By Julianna Tassi
When it comes to rock and roll, the ideals and techniques of guitar playing have been altered and added to by many iconic musicians. Though they are all very different in their styles, each of these guitarists has greatly influenced and inspired revolutionary changes in how the instrument is played and heard. With a background in blues and jazz methods, rock and roll guitar varies in many different ways between time periods as well as between artists. Listed in no particular order, these musicians widely impacted many new ideas and styles to come after them.
- Eric Clapton – Commonly known as a god of rock and roll guitar, Clapton worked as a member of the Yardbirds, Cream, Derek and the Dominos, and many more bands. His solo career pushed his popularity even further. He includes a major blues influence in all of his work. Clapton revolutionized the sound of the electric guitar and opened up endless opportunities to many musicians after him.
- Jimi Hendrix – Jimi Hendrix, my personal favorite guitarist, brought a new sound to the music world in the 1960s. Many artists including Stevie Ray Vaughan and Kenny Wayne Shepherd were very deeply influenced by the works of Hendrix. He is the face of iconic music festival Woodstock of 1969. He interestingly combined themes of psychedelic rock and blues to find a new genre of rock and roll.
- B.B. King – King was one of the very first pioneers of electric guitar playing itself. Though often categorized as a blues musician (nickname: “King of the Blues”), he influenced essentially all rock and roll guitarists who came after him. He publicised never before seen techniques including vibrato and string bending which was seen to be very sophisticated.
- Stevie Ray Vaughan – Vaughan, commonly known as SRV, is often considered the artist who incorporated blues into rock and roll the most. Hendrix was by far his greatest inspiration, as seen through the many blues and jazz techniques that SRV picked up from him. Easily recognized by his raw guitar sound and tasteful solos, Vaughan’s legacy still carries out to countless musicians today.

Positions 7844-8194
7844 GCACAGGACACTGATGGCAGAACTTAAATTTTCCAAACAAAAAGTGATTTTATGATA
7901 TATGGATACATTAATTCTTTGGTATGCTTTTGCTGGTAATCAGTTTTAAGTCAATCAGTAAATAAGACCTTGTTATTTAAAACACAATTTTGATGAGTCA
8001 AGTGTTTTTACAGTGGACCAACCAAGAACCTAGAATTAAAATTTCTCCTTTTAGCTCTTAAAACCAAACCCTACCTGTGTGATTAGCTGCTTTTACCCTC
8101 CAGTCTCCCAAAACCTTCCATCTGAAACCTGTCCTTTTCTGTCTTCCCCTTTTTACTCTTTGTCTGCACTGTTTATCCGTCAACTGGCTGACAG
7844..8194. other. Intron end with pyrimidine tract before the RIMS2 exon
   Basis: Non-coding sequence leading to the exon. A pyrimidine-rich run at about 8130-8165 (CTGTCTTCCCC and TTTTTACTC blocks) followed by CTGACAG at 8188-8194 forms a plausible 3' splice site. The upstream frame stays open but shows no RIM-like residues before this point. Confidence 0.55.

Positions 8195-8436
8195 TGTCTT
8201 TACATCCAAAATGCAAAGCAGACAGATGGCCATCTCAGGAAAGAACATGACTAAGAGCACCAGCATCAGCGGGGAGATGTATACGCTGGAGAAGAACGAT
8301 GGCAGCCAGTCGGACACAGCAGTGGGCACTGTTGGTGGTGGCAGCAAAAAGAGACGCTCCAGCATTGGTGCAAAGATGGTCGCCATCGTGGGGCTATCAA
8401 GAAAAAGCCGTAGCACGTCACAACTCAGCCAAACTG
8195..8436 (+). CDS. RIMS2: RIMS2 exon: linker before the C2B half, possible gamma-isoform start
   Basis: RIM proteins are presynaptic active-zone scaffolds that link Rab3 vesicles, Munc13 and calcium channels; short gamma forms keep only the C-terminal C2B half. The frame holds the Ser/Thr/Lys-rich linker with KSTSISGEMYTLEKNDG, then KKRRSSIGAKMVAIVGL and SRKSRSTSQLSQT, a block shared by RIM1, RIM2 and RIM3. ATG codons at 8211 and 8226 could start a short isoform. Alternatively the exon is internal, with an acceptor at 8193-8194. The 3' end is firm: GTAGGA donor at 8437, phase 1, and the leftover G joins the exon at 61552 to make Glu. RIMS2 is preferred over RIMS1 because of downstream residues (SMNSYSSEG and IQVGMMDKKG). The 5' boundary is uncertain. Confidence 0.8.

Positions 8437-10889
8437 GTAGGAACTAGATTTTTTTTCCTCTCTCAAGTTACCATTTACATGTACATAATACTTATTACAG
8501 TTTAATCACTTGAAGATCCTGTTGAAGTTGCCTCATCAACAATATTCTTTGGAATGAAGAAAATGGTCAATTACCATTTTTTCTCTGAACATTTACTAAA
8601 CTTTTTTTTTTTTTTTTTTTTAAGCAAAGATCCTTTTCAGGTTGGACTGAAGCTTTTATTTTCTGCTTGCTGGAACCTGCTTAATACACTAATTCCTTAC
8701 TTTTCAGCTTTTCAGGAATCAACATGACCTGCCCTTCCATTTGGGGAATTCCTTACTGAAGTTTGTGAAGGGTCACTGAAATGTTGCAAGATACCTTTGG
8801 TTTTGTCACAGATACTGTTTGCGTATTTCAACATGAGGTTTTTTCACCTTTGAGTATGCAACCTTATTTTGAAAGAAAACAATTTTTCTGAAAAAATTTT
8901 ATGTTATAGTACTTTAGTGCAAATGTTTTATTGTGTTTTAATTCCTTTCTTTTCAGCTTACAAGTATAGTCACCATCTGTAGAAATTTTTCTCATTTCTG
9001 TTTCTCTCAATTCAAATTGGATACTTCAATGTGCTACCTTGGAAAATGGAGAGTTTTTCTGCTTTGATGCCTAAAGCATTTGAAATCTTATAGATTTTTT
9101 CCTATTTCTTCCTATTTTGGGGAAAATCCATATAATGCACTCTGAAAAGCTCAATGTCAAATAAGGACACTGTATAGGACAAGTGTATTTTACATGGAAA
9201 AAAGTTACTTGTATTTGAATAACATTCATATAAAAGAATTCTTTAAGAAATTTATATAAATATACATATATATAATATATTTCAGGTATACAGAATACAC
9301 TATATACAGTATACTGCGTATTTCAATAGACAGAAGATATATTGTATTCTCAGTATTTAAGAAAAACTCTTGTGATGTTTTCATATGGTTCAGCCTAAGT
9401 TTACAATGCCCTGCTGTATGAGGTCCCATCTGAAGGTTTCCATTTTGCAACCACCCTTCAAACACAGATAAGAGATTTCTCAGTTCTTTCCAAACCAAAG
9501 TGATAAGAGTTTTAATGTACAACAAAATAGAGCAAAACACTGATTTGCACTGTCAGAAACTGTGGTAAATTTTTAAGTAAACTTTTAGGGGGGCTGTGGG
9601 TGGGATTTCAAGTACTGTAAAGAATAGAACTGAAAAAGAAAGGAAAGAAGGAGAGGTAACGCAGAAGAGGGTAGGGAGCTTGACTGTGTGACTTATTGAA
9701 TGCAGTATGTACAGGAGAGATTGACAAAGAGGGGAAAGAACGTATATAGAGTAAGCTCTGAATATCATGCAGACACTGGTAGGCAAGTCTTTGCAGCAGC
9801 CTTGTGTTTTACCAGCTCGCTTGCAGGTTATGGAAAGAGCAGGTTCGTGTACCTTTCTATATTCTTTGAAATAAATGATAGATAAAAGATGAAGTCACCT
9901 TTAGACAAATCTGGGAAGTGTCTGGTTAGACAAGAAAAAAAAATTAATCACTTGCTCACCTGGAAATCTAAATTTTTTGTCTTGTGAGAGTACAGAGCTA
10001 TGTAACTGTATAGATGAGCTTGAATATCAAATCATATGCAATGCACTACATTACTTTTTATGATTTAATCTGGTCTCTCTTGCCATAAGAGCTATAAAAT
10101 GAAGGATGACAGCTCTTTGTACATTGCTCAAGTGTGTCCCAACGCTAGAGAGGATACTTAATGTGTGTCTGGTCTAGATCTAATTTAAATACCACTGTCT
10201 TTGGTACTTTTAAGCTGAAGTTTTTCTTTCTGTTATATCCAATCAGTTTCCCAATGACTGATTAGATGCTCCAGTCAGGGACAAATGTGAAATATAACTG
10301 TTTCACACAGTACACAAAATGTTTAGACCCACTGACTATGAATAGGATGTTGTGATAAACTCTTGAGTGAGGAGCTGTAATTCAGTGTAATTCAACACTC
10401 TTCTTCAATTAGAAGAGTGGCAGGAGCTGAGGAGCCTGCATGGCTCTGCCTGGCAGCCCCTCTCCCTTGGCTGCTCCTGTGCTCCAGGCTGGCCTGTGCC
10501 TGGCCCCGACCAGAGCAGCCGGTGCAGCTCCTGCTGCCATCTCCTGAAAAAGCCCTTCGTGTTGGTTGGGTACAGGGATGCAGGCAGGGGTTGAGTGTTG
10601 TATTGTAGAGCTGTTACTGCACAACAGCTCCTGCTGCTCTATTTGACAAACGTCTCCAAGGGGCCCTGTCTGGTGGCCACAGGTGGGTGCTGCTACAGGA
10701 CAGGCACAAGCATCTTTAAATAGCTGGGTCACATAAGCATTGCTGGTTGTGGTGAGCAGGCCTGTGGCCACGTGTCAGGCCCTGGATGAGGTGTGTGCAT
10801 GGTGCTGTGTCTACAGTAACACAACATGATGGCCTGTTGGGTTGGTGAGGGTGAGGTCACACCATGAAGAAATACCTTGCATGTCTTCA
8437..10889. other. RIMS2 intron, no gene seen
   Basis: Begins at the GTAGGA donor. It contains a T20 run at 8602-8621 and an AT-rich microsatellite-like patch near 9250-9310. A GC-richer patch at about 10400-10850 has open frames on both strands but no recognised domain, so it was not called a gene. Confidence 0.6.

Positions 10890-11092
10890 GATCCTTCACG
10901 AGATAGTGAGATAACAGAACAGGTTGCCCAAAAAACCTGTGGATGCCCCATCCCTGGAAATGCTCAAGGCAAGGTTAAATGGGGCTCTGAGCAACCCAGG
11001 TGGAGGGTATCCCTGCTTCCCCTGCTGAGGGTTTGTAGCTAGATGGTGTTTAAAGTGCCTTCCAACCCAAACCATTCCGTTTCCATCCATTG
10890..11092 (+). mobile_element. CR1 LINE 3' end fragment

- Chuck Berry – Often associated with similar influence as B.B. King, Chuck Berry introduced many new ideas of music to the newfound world of rock and roll. He developed rhythm and blues into a style of rock that made the genre distinctive and unique by utilizing specific techniques into guitar solos. He showed the first signs of live energy and showmanship that inspired ideas of stage presence that is commonly seen today.
- Jimmy Page – From experiences with the Yardbirds to Led Zeppelin, Page is very commonly considered one of the greatest guitarists and musicians of all time. His iconic riffs are known to be almost messy in such a strong, powerful way that is so tasteful and easily recognizable to any listener. He popularized the use of Gibson Les Pauls as well as double-necked Gibsons which opened up limitless opportunities to guitar playing. He established countless new ideas regarding recording and producing sounds with different effects.
- Eddie Van Halen – Eddie Van Halen introduced many new ideas of guitar playing in the Hair Metal era which took many listeners by surprise. He is known for bringing the tapping technique (playing with hands on the neck) into rock and roll music. His use of vibrato, tremolo picking, and harmonics combined to create a new sound of the electric guitar. Van Halen’s iconic instrumental “Eruption” showcased this style and inspired many guitarists who followed.
- Tony Iommi – Iommi’s iconic heavy, crunchy riffs completely reinvented the world of rock and roll. Black Sabbath is known to be mainly the first rock band to popularize the heavy metal genre. Iommi was known for layering guitar solos in songs as well as switching tempos and chord progressions as breakdowns in many of their pieces. He played with thimbles on his left fingertips due to an accident earlier in his life. He didn’t let this hold him back; he showcased his abilities broadly from Black Sabbath to Heaven & Hell to Jethro Tull.
- Al Di Meola – Though most often considered jazz-driven, Di Meola opened up endless new opportunities for rock and roll guitarists throughout decades to come. He’s known to be one of the first known “shredders” of guitar, even through his jazz-fusion roots. Between working with Return to Forever and succeeded further with his solo career, Di Meola introduced many new techniques to the instrument. His fast, complex compositions blew away listeners and changed what they knew about music itself.
- Ritchie Blackmore – Best known for being the lead guitarist of Deep Purple, Blackmore is often considered one of the best metal guitarists. He is also associated with the early shredders of rock and roll. Blackmore’s legendary solos and guitar riffs demonstrate his distinctive style branched from hard rock. He had a passion for classical music, which he noticeably incorporated into his songs.
Honorable mentions: Jeff Beck, Frank Zappa, Yngwie Malmsteen, Randy Rhoads, Kirk Hammett, Carlos Santana, Keith Richards, David Gilmour, Alex Lifeson, Pete Townshend, Slash, and Michael Schenker